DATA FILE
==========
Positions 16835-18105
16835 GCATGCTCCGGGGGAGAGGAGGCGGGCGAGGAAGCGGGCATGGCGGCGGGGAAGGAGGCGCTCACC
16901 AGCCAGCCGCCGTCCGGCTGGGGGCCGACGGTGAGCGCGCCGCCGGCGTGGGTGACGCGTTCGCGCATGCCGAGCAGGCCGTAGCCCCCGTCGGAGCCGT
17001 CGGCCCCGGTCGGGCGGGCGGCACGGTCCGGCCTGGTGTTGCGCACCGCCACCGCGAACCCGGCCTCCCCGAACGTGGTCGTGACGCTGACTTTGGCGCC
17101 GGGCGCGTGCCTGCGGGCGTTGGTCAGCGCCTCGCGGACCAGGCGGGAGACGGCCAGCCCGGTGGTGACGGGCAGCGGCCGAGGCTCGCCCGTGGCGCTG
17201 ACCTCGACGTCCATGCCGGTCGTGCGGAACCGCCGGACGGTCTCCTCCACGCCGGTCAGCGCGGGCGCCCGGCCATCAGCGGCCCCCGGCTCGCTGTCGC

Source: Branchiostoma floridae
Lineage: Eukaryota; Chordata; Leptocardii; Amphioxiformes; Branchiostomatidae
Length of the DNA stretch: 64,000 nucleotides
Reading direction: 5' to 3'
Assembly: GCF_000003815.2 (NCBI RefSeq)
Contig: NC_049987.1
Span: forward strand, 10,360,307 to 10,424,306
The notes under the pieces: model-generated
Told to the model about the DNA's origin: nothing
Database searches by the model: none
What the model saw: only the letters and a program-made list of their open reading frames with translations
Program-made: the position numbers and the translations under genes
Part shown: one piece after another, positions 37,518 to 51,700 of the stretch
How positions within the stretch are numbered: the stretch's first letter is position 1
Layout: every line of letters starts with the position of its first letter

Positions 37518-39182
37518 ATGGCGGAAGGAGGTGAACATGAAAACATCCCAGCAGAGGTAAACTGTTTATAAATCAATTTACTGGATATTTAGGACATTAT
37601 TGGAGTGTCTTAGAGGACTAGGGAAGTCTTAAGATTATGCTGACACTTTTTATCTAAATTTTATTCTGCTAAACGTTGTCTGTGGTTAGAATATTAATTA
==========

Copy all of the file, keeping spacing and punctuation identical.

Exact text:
Positions 16835-18105
16835 GCATGCTCCGGGGGAGAGGAGGCGGGCGAGGAAGCGGGCATGGCGGCGGGGAAGGAGGCGCTCACC
16901 AGCCAGCCGCCGTCCGGCTGGGGGCCGACGGTGAGCGCGCCGCCGGCGTGGGTGACGCGTTCGCGCATGCCGAGCAGGCCGTAGCCCCCGTCGGAGCCGT
17001 CGGCCCCGGTCGGGCGGGCGGCACGGTCCGGCCTGGTGTTGCGCACCGCCACCGCGAACCCGGCCTCCCCGAACGTGGTCGTGACGCTGACTTTGGCGCC
17101 GGGCGCGTGCCTGCGGGCGTTGGTCAGCGCCTCGCGGACCAGGCGGGAGACGGCCAGCCCGGTGGTGACGGGCAGCGGCCGAGGCTCGCCCGTGGCGCTG
17201 ACCTCGACGTCCATGCCGGTCGTGCGGAACCGCCGGACGGTCTCCTCCACGCCGGTCAGCGCGGGCGCCCGGCCATCAGCGGCCCCCGGCTCGCTGTCGC

Source: Branchiostoma floridae
Lineage: Eukaryota; Chordata; Leptocardii; Amphioxiformes; Branchiostomatidae
Length of the DNA stretch: 64,000 nucleotides
Reading direction: 5' to 3'
Assembly: GCF_000003815.2 (NCBI RefSeq)
Contig: NC_049987.1
Span: forward strand, 10,360,307 to 10,424,306
The notes under the pieces: model-generated
Told to the model about the DNA's origin: nothing
Database searches by the model: none
What the model saw: only the letters and a program-made list of their open reading frames with translations
Program-made: the position numbers and the translations under genes
Part shown: one piece after another, positions 37,518 to 51,700 of the stretch
How positions within the stretch are numbered: the stretch's first letter is position 1
Layout: every line of letters starts with the position of its first letter

Positions 37518-39182
37518 ATGGCGGAAGGAGGTGAACATGAAAACATCCCAGCAGAGGTAAACTGTTTATAAATCAATTTACTGGATATTTAGGACATTAT
37601 TGGAGTGTCTTAGAGGACTAGGGAAGTCTTAAGATTATGCTGACACTTTTTATCTAAATTTTATTCTGCTAAACGTTGTCTGTGGTTAGAATATTAATTA